In a hypermodern Society propelled by the twin engines of acceleration and excess, doing nothing is equated with waste, laziness, lack of ambition, boredom or down time. But this betrays an instrumental aspect of Human existence.
Spiritual and philosophical systems suggest that detaching from daily concerns and spending time in simple reflection and contemplation are essential to health, sanity and personal growth.
Treating doing nothing equal with nonproductivity is a short-sighted understanding of productivity. Doing nothing is essential for creativity and innovation, and a person’s seeming inactivity might actually cultivate new insights, inventions or melodies.
The mind needs to rest and be allowed to explore in order to germinate new ideas. Doing nothing or just being is as important to Human well-being as doing something. The key is to balance the two.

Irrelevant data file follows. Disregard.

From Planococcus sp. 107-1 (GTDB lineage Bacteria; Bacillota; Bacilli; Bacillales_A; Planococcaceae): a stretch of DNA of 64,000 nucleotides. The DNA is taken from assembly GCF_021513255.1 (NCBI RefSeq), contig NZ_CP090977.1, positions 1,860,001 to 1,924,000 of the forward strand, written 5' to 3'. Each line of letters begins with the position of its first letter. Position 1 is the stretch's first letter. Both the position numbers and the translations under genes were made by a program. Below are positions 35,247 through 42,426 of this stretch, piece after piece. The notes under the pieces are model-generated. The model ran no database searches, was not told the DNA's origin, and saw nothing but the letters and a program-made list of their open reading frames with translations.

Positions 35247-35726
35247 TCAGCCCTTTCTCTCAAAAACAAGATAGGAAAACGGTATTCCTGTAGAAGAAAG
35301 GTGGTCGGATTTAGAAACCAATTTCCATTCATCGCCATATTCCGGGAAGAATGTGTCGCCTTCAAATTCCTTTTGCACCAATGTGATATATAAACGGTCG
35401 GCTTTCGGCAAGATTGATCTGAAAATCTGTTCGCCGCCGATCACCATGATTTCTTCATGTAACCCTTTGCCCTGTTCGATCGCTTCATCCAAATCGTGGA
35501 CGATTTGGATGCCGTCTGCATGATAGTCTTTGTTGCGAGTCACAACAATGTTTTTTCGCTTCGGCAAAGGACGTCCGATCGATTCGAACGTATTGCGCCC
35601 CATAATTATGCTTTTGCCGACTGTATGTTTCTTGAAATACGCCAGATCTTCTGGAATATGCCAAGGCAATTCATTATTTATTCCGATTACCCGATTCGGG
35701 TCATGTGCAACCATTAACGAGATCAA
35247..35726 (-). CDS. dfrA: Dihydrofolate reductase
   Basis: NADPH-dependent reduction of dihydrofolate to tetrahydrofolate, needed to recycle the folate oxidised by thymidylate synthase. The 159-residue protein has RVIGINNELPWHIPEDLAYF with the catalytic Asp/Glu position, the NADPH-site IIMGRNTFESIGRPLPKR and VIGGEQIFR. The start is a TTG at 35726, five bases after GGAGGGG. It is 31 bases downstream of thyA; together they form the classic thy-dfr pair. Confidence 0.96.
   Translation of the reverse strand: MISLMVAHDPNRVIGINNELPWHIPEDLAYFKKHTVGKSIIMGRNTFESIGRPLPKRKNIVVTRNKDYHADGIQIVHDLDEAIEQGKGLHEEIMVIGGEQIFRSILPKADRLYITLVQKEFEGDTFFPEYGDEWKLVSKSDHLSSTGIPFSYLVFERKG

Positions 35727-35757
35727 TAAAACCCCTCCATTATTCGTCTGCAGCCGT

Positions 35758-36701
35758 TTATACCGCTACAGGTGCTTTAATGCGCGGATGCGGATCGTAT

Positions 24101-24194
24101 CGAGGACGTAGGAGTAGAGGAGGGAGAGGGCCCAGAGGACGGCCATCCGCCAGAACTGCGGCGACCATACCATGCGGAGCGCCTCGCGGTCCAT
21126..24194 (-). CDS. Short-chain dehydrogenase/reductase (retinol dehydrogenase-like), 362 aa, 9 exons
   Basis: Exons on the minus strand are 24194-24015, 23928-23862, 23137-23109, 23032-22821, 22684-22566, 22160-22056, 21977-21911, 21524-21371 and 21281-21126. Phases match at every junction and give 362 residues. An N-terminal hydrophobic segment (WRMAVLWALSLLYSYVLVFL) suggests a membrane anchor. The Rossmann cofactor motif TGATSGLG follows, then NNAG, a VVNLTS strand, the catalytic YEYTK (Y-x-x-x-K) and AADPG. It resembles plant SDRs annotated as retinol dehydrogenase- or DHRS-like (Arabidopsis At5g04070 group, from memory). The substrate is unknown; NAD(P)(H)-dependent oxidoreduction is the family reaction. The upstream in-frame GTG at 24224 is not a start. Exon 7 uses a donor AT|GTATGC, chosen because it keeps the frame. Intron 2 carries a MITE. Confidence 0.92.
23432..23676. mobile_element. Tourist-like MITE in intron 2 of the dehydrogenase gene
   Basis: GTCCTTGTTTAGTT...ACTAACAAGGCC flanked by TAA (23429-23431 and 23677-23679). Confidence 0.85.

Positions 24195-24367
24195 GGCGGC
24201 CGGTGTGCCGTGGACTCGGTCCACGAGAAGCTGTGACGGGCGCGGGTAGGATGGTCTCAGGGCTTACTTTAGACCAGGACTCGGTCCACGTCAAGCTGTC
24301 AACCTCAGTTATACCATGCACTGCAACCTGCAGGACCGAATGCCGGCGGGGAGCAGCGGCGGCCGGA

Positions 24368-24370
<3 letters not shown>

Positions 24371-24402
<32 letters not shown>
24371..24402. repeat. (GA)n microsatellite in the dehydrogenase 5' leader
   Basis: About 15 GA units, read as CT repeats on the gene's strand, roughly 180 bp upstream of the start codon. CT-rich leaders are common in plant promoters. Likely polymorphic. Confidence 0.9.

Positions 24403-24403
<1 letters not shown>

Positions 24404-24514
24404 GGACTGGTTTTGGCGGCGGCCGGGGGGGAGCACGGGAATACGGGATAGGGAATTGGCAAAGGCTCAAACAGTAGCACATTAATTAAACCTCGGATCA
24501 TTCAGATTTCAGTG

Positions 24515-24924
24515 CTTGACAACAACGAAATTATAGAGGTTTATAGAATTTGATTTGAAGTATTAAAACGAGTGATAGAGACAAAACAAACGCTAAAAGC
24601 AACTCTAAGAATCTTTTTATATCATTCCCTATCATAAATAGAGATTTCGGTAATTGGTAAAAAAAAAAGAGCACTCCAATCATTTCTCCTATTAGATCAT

As you race along, it seems as though you are not taking the time to seriously examine the rationale behind your frenetic lifes and mistakenly assume that those who are busy must be involved in important projects.
Mass media and corporate culture promotes the credo of busyness. But this contradicts both how most people in Society define ‘the good life’ and the principles of many Eastern philosophies that praise the virtue and power of stillness.